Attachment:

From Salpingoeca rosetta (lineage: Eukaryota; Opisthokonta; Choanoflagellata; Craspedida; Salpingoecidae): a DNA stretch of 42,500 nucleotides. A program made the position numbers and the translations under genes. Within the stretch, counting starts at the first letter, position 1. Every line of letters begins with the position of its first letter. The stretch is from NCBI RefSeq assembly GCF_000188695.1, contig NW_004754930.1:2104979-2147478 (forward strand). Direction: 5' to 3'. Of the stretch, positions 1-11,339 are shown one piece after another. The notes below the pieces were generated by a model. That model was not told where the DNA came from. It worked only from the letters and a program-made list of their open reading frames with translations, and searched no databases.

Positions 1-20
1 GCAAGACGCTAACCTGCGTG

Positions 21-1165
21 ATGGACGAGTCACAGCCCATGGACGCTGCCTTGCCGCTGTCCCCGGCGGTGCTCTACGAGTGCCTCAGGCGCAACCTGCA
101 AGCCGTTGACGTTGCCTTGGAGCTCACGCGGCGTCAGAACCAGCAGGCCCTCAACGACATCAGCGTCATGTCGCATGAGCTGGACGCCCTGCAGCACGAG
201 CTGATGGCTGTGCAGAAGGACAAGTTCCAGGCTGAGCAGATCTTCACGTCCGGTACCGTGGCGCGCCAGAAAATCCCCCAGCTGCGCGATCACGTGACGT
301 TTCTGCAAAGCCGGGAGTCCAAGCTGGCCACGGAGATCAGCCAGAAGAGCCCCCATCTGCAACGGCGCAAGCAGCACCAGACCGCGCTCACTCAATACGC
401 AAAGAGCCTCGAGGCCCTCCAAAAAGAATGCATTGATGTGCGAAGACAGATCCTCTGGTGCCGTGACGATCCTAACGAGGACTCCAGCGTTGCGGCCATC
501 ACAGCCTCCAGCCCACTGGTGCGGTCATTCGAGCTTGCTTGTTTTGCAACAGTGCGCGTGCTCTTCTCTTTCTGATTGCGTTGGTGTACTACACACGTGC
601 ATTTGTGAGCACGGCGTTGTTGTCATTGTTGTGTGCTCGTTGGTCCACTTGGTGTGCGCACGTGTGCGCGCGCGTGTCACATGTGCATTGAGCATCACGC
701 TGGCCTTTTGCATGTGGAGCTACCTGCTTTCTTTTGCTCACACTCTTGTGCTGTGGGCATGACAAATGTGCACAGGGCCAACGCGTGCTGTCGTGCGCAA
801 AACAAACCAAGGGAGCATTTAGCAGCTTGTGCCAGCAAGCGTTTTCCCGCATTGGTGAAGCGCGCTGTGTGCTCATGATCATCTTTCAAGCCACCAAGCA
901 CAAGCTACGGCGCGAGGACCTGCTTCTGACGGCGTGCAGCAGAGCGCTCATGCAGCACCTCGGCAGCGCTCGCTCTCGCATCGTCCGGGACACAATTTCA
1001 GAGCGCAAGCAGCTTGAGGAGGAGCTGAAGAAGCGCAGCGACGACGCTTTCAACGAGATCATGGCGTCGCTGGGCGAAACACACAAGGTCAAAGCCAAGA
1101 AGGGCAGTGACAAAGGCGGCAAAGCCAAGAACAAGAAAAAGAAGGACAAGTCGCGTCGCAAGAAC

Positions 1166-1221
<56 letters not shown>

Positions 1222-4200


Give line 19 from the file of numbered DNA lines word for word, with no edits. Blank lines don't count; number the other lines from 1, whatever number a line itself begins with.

Positions 1222-4200